Bolshoi Ballet leaves dramas behind for 'dazzling' Swan Lake
The troubled Russian dance company puts backstage traumas aside to 'dance up a storm'
What you need to know
The Bolshoi Ballet production of Swan Lake has opened at the Royal Opera House. The production, by legendary Bolshoi choreographer Yuri Grigorovich, is part of a three week season by the Russian dance company, marking the 50th anniversary of its first visit to Covent Garden.
The Bolshoi's visit follows months of controversy and allegations of vicious infighting in the company, including an acid attack on artistic director Sergei Filin.
Ballet classic Swan Lake depicts Prince Siegfried's love for Odette, a princess turned into a swan by sorcerer's curse, with music by Tchaikovsky. Swan Lake runs until 15 August. Other Bolshoi productions will run until 17 August.
What the critics like
Any dance lovers fretting that the Bolshoi's morale might have been broken by recent events can rest assured - it's "looking spirited indeed", says Mark Monahan in the Daily Telegraph. Their Swan Lake is dazzling: the swan maidens are a model of grace and serenity and there's a giddy amount of talent among the soloists.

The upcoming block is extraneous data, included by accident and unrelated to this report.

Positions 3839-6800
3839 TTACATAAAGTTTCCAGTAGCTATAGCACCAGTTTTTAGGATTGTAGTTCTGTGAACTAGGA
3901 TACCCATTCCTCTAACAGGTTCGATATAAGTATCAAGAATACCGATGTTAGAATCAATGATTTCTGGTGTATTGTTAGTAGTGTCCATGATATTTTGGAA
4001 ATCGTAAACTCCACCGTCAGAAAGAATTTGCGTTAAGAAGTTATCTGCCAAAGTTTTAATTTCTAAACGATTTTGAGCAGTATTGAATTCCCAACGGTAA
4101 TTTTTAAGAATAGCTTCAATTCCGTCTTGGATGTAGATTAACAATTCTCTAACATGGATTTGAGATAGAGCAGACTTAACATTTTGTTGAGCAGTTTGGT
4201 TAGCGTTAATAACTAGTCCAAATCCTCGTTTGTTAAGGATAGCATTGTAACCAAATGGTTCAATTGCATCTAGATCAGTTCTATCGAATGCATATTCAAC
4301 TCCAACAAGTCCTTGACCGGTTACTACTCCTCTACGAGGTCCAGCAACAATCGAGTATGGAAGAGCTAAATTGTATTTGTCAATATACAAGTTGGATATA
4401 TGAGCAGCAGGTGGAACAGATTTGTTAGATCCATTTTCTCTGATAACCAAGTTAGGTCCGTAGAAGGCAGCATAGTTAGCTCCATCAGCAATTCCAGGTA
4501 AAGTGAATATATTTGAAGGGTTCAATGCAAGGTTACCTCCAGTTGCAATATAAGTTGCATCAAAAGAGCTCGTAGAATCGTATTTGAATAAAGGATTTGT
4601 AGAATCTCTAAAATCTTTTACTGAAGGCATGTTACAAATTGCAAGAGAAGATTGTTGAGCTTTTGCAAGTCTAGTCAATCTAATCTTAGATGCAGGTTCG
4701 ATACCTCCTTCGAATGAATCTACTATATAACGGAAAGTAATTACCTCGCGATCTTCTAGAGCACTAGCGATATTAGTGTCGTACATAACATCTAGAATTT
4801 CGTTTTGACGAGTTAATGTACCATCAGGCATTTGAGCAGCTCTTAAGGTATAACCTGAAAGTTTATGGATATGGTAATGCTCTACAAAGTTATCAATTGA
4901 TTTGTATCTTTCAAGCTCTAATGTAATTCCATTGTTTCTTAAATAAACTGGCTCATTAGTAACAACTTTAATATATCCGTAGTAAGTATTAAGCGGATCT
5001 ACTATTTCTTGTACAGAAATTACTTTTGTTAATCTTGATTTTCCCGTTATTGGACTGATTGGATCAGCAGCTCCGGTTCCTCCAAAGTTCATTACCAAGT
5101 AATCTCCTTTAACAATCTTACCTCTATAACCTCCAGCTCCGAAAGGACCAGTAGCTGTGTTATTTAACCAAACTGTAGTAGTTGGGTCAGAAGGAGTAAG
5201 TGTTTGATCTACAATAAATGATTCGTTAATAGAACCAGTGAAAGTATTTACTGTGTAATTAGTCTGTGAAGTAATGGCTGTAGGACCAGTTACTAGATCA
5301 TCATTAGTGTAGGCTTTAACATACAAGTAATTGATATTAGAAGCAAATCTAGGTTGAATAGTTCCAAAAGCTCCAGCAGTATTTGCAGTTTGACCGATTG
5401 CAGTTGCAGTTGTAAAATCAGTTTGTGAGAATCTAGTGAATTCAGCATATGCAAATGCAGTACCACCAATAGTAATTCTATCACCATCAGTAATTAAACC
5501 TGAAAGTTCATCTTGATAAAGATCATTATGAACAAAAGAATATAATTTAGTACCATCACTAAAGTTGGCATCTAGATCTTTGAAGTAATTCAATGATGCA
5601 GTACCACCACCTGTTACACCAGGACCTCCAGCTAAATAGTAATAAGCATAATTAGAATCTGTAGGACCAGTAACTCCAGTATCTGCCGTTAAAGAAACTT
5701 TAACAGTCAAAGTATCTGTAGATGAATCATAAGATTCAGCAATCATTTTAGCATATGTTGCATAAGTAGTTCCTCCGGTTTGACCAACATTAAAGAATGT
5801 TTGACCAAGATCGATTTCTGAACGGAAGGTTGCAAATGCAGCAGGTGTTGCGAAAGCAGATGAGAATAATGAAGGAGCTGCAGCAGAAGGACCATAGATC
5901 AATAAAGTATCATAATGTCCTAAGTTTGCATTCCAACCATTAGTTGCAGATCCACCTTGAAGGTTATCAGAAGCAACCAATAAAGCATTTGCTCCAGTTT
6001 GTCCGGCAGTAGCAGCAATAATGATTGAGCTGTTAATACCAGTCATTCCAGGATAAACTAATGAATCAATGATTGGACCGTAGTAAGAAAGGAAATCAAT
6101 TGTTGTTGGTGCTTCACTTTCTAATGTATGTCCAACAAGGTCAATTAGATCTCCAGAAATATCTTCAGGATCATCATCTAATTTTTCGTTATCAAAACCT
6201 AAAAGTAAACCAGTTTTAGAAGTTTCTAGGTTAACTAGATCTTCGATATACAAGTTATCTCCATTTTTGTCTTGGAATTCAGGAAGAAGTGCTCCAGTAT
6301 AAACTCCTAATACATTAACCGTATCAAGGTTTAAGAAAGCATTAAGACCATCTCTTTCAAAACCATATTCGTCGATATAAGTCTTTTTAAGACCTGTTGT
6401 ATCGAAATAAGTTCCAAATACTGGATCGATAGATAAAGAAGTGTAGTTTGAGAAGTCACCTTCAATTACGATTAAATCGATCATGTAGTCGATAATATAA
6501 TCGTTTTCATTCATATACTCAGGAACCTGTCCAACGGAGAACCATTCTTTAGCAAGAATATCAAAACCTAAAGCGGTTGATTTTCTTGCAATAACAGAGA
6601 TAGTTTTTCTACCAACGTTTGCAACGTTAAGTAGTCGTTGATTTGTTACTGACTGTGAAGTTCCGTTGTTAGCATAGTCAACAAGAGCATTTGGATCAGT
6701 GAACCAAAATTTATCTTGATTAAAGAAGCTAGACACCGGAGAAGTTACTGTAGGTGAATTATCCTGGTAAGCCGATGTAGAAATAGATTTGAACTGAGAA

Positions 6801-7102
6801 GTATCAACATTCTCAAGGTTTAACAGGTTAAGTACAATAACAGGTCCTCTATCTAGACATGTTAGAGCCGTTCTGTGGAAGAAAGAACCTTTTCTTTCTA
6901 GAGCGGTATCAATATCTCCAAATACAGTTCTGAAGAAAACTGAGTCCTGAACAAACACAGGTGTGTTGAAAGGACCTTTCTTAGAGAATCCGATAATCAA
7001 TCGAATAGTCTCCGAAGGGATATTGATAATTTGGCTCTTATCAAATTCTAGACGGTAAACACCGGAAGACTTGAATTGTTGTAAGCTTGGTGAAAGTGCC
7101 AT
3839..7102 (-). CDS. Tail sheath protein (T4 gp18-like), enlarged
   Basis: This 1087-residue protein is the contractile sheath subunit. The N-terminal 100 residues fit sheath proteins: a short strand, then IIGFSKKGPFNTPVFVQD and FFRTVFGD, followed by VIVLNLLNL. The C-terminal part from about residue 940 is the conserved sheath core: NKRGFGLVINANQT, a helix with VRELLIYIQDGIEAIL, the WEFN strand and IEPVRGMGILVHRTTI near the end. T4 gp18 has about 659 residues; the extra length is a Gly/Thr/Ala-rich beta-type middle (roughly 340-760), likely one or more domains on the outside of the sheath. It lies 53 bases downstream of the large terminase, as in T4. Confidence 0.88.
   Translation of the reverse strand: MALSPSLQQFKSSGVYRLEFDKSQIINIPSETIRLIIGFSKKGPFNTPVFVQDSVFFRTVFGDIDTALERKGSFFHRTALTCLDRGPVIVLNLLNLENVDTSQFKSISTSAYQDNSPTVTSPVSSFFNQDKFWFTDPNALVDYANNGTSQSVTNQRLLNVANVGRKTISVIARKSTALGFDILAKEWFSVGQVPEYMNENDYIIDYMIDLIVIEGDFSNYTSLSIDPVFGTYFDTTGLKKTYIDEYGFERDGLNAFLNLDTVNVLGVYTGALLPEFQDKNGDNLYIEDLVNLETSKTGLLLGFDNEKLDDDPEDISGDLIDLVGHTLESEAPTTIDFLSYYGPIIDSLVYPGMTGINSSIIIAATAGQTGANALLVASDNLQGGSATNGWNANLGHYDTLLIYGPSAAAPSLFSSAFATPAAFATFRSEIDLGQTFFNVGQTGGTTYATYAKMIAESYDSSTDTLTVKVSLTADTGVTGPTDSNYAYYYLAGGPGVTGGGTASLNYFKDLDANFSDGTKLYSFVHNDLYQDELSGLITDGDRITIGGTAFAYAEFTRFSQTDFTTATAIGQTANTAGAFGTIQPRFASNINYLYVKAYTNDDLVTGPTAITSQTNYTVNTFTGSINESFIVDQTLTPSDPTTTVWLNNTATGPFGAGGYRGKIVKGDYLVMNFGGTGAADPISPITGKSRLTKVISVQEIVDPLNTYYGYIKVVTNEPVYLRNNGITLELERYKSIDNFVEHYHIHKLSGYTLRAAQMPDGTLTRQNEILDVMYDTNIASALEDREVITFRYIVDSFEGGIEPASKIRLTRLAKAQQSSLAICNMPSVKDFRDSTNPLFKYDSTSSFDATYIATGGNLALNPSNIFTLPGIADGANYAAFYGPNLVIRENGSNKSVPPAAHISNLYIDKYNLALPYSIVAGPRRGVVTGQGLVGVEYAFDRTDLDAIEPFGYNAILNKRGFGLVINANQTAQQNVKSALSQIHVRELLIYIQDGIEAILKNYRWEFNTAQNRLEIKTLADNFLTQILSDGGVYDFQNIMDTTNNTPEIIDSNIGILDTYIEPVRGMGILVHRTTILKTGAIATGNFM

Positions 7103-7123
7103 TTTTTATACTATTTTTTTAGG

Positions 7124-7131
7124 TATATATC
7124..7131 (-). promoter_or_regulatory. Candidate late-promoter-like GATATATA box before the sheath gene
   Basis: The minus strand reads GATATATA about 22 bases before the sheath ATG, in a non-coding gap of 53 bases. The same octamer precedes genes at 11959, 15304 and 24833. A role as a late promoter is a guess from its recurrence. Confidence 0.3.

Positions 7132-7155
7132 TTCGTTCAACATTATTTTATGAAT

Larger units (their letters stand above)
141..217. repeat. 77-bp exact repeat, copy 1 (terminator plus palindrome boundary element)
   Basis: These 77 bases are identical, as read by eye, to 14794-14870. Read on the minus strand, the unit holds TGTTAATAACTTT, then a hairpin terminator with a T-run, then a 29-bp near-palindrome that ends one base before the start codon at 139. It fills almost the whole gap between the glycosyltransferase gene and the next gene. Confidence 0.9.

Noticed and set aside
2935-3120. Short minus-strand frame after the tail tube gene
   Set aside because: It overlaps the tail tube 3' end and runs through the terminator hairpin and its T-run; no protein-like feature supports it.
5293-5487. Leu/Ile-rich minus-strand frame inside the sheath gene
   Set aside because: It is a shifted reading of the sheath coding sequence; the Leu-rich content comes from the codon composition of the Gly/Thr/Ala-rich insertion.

The Bolshoi Ballet has put its recent backstage traumas behind it and is doing what it is famous for – "dancing up a storm", says Debra Craine in The Times. All lovers of Russian ballet should be celebrating.
Despite grim circumstances, the Bolshoi, a law unto itself, "sails on", says Zoe Anderson in The Independent. The swans flood onto the stage, speedy and strong, their footwork is quick, their bodies bold and assured.
What they don't like
Despite sympathy for the Bolshoi's recent trials, even loyal fans will be hard-pressed to ignore some of the direr elements of the company's Swan Lake, says Judith Mackrell in The Guardian. Yuri Grigorovich's production is turgid; left to the dancers, the Bolshoi comes into its own.